Persistent acute otitis media: II. Antimicrobial treatment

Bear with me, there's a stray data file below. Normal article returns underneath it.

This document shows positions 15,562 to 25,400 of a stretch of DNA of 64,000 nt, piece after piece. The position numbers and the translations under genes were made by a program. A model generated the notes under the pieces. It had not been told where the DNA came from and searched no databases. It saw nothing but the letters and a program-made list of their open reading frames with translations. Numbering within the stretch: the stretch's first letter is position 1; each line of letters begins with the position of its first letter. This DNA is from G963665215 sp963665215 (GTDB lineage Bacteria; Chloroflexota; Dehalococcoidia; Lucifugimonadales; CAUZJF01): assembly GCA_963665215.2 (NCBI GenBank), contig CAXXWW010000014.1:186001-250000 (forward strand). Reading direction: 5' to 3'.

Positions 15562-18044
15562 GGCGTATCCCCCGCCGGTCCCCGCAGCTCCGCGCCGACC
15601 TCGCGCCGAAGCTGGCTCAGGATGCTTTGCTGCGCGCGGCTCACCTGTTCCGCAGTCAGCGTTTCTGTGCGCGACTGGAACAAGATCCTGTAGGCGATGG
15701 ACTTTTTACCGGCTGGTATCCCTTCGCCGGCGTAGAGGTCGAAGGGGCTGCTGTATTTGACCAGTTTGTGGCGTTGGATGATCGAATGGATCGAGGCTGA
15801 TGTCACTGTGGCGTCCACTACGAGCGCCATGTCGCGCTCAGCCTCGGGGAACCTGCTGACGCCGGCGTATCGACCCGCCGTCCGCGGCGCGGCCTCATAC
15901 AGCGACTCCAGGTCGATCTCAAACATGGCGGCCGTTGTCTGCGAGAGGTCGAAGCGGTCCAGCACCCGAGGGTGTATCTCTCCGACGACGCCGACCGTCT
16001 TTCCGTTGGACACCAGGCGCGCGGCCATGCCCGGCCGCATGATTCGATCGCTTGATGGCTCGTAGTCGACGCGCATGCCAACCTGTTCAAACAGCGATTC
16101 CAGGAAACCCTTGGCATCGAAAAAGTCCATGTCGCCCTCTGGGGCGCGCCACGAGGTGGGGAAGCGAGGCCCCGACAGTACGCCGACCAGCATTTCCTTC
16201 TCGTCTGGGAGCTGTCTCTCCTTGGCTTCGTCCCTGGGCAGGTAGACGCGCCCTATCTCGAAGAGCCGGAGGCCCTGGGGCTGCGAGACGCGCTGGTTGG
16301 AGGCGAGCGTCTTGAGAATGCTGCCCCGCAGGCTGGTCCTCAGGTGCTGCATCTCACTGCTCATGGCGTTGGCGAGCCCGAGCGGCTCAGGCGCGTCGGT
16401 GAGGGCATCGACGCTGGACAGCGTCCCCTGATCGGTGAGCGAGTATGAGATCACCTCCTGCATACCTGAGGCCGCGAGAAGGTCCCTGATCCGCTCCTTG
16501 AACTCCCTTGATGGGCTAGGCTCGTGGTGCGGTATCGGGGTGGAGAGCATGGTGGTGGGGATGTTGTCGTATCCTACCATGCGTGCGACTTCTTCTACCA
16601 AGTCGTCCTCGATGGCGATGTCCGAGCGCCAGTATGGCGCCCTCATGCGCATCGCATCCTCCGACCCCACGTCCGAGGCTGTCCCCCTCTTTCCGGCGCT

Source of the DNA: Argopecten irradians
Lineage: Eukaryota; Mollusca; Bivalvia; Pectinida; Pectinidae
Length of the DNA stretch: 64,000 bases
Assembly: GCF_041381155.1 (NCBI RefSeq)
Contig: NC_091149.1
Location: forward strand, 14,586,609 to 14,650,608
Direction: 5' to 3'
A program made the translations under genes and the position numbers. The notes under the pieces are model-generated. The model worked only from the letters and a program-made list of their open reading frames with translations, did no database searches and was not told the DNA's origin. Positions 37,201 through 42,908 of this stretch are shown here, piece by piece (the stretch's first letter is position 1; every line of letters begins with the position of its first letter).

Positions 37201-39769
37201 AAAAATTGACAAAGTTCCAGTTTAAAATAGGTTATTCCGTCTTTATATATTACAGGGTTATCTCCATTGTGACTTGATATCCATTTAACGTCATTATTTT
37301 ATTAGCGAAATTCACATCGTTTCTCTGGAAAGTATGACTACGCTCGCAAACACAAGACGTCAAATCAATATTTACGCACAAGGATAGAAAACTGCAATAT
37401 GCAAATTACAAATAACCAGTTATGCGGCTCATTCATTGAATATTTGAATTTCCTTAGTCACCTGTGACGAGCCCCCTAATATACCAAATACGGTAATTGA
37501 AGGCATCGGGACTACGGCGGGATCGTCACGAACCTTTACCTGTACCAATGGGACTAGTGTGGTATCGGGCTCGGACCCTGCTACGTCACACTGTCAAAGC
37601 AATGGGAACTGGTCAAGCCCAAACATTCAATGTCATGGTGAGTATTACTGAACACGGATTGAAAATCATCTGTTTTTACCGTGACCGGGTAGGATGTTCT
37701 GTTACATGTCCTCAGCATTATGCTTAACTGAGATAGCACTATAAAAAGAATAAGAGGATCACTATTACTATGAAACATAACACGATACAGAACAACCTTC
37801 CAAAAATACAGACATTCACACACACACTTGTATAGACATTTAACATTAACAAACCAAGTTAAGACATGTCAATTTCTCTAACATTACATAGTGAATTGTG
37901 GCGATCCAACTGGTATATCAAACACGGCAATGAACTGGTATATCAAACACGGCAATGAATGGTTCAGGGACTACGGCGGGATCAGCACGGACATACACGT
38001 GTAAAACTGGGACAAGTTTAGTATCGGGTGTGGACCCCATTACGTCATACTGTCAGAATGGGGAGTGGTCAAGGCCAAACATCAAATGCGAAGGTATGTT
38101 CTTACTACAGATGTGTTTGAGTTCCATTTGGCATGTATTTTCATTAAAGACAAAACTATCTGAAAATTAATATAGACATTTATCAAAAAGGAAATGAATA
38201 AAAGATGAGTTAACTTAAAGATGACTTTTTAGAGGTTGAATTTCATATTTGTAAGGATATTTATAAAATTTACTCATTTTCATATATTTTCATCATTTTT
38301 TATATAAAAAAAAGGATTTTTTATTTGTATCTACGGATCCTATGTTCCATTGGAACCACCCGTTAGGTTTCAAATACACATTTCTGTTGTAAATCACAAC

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In this three-year prospective study, 137 children with acute otitis media (AOM) that had not responded after one or two empiric antimicrobial treatment courses (termed persistent AOM) underwent tympanocentesis to determine additional antimicrobial therapy based on in vitro susceptibility testing of the bacterial isolate(s). One hundred eleven children with AOM not previously treated are described for comparison. In the persistent AOM group middle ear aspirates grew Streptococcus pneumoniae (24%), Haemophilus influenzae (7%), Brahamella catarrhalis (7%), Streptococcus pyogenes (6%), Staphylo-coccus aureus (5%), two pathogens (3%) or no bacterial growth (49%); pathogens in previously untreated AOM were similar but fewer patients (30%) had no bacterial growth. After tympanocentesis additional antimicrobial therapy for persistent AOM patients utilizing drugs shown to be effective in vitro against the isolated pathogen failed to produce clinical resolution of infection in 27 (28%) of ears. Differing clinical efficacy was observed with various antimicrobials: amoxicillin (57% failure); trimethoprim/sulfamethoxazole (75% failure); cefaclor (37% failure); cefixime (23% failure); amoxicillin/clavulanate (12% failure); and cefuroxime axetil (13% failure). Presumptive clinical cure for previously untreated AOM patients was similar to that for untreated AOM except for fewer amoxicillin failures (30%). We conclude that clinical failure in persistent AOM occurs (1) even when no pathogen is isolated from tympanocentesis (50% of patients) and (2) despite demonstrated in vitro activity against culture-proved pathogens.

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